There seems to be a lot of totally non-education related movement in a direction that education can benefit from enormously in a few years.  I got home and, of course, my nerdy husband already knew about some of this kind of stuff going on, especially in stock market analytics.

  • A group at Stanford looked at what kinds of algorithms could use sentiment on Twitter to predict stock trends.  Of course, simple keywords weren't enough to pull out useful meaning, but they developed an algorithm that successfully tracked language in patterns of individual tweets to patterns in market changes.
  • A group at the Technische Universitat Munchen also developed what appears to be a simpler mechanism that can also track market sentiment on Twitter and use that tracking to predict market changes.
  • "Text mining" is a whole thing, especially used by Department of Defense to track chatrooms, blogs, Twitter, and more to identify potential threats and fraud. (This makes me very nervous, actually, from a personal perspective, but the technology developed for evil can also be used for good!)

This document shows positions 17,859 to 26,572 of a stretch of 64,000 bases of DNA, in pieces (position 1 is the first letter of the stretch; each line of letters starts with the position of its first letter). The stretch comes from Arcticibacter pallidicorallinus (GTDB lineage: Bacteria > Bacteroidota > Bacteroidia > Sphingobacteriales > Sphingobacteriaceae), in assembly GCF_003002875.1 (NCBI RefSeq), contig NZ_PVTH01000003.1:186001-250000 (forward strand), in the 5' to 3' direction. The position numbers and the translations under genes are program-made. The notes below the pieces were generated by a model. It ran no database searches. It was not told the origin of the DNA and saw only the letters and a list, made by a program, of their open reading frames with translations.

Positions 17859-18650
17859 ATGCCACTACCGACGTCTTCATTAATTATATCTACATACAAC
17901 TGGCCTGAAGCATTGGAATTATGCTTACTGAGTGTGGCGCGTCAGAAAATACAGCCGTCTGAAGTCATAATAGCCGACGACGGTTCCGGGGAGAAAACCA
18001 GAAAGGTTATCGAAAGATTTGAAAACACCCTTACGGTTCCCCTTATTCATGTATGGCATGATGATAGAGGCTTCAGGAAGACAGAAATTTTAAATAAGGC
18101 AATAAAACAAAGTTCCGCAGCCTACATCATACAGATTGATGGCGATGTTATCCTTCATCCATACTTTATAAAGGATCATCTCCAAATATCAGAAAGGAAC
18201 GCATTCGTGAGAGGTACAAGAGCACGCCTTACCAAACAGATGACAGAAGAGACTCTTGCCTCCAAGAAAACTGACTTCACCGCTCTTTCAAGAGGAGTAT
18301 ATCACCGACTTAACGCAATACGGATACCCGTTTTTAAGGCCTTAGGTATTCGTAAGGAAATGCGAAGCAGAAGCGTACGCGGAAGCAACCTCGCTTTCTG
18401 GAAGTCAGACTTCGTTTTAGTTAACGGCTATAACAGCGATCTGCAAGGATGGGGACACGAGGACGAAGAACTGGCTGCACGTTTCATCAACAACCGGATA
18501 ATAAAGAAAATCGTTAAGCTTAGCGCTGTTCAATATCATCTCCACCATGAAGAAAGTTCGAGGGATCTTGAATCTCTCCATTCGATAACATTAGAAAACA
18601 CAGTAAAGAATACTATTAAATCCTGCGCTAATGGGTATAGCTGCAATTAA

I'm pretty darn smart, but I won't pretend to understand what is actually happening in these algorithms.  The awesome thing is... they're working!  As this kind of text analytics is perfected in money-rich fields like big corporate marketing and government communications, the trickle-down effects on education have the potential to be truly revolutionary:
  • Imagine keeping a portfolio of a student's creative writing from kindergarten through 12th grade, and having software that will spit out that student's progress in theme, story arch, characterization, or setting over the course of their school career.
  • Imagine a teacher collecting all 120 of her students' reflections following a major project, and - in only 2 minutes - seeing patterns in the growth of those kids ability to articulate their own metacognition over previous project reflections.
  • Imagine seeing a whole district's portfolios over time, and being able to pinpoint spots in the timeline where many students' progress seem to stagnate, and using that data to support teachers in that spot on the timeline to improve their practice.
As Frank Catalano pointed out in his GeekWire post summing up Bill Gates's big SXSWedu keynote, we were all pretty overwhelmed with discussion of "big data," but without a clear view of what that data could look like (and definitely with fear of how that data will be used, or especially sold... again, technology for good or evil).  But I definitely think my excitement for big data is growing as I more deeply understand the analytics happening in other fields that we can apply to education soon!

If my vision is correct: 
  • these analytics will interpret real student work products - not just multiple-choice tests - and perform that interpretation in a highly-reliable way.